May 15, 2012 - Scared to Death Investing in the Stock Market - By Elliott Wave International
Good-bye stock trades. Look who's had enough.
The 2007-2009 stock market plunge scared the hell out of people. More so, apparently than did the 1987 and 2000 declines.
Within a few years of those previous two peaks and the plunges that followed, average investors eased back into stocks. Not this time. After this recent financial crisis, the evidence suggests that investors have said "enough!"
Trading in the United States stock market has not only failed to recover since the 2008 financial crisis, it has continued to fall. In April, the average daily trades in American stocks on all exchanges stood at nearly half of its peak in 2008: 6.5 billion compared with 12.1 billion . . . New York Times, May 7
During Q1 of 2012, trading on the New York Stock Exchange was down 23 percent vs. last year.
But if many individual investors have stayed out of the market, how has the S&P 500 more than doubled?
Well, the investors who have remained in the stock market are willing to pay higher prices. A lot of that buying power comes from institutional investors. And with their enormous liquidity, they also use massive leverage:
Extreme leverage (30x and higher) from investment institutions is one of the reasons that stocks are priced as high as they are today. Elliott Wave Theorist, March
Yet we've just witnessed one more reminder of what happens when big institutional trades go sour. Initial reports of $2-billion in trading losses by J.P. Morgan have climbed much higher:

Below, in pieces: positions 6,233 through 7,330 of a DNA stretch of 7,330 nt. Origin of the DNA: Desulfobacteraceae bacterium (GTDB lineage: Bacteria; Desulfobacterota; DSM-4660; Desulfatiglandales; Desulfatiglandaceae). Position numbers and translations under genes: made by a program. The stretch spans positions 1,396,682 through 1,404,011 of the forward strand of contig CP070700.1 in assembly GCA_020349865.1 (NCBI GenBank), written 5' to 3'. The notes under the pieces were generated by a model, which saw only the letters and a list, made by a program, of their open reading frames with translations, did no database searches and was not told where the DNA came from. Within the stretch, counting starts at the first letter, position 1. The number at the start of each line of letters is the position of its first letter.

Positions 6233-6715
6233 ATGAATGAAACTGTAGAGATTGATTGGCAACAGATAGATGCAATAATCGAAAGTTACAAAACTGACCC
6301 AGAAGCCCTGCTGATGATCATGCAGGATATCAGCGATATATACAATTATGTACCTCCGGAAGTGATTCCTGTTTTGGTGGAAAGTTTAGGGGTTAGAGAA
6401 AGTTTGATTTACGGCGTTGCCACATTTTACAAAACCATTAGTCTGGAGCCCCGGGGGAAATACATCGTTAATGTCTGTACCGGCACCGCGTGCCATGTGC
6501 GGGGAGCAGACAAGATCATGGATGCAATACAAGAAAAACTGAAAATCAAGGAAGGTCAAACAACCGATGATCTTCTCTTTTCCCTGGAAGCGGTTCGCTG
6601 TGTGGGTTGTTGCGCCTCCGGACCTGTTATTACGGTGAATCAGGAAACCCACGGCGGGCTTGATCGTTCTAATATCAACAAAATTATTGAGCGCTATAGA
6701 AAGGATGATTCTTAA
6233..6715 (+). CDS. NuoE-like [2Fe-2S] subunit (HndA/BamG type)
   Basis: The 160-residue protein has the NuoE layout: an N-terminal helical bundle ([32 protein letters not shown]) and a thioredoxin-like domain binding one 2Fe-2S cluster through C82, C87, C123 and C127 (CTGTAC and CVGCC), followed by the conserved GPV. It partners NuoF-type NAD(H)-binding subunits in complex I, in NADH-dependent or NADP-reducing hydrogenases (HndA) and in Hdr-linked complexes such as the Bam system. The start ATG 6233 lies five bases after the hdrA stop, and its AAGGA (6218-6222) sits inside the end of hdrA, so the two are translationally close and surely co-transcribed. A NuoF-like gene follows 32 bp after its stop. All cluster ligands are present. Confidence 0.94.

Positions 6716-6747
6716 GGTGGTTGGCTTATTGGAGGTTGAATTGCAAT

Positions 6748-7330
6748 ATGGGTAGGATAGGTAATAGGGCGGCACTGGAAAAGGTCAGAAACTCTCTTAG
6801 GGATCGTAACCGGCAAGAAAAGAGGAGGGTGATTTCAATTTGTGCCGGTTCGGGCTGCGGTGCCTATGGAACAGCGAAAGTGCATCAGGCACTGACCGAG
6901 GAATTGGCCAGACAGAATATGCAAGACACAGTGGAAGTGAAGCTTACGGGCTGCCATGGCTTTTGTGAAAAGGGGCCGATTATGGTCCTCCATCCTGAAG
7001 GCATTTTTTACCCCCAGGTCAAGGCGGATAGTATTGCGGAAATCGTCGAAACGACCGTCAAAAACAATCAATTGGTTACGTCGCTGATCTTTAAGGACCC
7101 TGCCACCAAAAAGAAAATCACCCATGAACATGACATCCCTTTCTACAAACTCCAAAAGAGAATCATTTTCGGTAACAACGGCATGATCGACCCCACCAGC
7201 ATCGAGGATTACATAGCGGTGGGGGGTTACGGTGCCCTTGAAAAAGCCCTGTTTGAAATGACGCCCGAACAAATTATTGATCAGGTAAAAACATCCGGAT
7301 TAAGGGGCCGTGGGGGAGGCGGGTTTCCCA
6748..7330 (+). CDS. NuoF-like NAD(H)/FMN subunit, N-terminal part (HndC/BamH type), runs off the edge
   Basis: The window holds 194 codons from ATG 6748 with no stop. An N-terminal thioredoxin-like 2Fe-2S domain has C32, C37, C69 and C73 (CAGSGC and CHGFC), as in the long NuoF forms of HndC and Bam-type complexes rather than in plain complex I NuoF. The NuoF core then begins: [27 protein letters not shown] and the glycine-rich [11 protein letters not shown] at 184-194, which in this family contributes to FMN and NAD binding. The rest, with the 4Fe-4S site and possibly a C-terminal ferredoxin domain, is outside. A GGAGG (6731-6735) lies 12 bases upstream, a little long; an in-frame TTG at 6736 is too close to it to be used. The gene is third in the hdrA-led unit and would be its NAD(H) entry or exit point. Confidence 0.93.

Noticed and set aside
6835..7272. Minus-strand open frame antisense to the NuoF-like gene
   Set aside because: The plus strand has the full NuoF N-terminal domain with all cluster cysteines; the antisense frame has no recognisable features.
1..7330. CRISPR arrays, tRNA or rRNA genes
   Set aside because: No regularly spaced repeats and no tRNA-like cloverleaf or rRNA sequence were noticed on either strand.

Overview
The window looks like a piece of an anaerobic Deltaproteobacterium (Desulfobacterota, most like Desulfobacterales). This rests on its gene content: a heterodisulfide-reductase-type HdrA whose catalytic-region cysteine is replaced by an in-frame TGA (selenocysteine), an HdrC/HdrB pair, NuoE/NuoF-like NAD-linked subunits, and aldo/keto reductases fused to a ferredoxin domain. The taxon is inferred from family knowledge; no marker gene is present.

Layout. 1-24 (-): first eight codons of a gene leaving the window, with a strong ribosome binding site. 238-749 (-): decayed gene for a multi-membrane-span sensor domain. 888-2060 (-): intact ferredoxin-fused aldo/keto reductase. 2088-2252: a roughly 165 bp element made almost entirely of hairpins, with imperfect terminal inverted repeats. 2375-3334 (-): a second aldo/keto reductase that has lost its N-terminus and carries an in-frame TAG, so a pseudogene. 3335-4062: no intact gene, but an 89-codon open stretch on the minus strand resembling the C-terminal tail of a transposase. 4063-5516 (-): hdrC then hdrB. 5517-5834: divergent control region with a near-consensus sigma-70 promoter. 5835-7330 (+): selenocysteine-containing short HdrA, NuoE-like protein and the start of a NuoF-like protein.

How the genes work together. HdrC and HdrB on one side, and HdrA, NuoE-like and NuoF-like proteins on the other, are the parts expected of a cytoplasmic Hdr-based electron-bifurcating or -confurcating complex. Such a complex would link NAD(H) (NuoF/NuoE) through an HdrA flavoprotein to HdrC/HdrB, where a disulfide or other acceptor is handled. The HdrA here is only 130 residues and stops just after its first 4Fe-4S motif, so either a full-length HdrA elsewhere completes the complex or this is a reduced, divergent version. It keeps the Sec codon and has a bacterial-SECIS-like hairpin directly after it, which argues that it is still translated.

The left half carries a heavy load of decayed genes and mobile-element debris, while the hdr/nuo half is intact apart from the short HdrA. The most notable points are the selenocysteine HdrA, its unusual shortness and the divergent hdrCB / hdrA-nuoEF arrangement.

JPMorgan's London desk . . . placed massive bets on credit derivative swaps to hedge another position. As markets moved against...the London desk, the losses escalated; JPMorgan estimates the losses could be as big as $4 billion. Forbes, May 14
Keep in mind: this "egregious mistake" happened at a bank with a reputation for being one of Wall Street's best. One can only wonder what's going on at other financial institutions. What might be revealed next?
J.P. Morgan's share price plummeted nine percent on May 11 and kept falling through May 14. Other major banks were also in the red. But even before the JPMorgan trading fiasco, financial stocks have long been underperformers:
The chart is from the March Financial Forecast, which provided commentary on the most recent Federal Reserve "stress test" for banks:
. . . shocks will probably exceed the level of stress considered by the Fed. A key tip-off to the financial system's lack of preparedness for the next leg of decline is the long-standing underperformance of the financial stocks. They are lagging the rally from the 2009 low, just as they did in 2007...The second line on the [chart above] is the KBW Bank Index...the divergence is more than twice as long as it was in 2007.
Will the investors who left the market in 2008 and missed the rally that came afterwards be glad they got out and stayed out?
Review our Elliott wave labeled charts and learn our specific forecasts for 30-days with no risk.
You'll then understand why Robert Prechter told an interviewer in 2010 "I'm convinced that by the end of this decade people are going to feel even more negative towards stocks than they did in the '40s. They'll tell their children and grandchildren not to touch the stock market."
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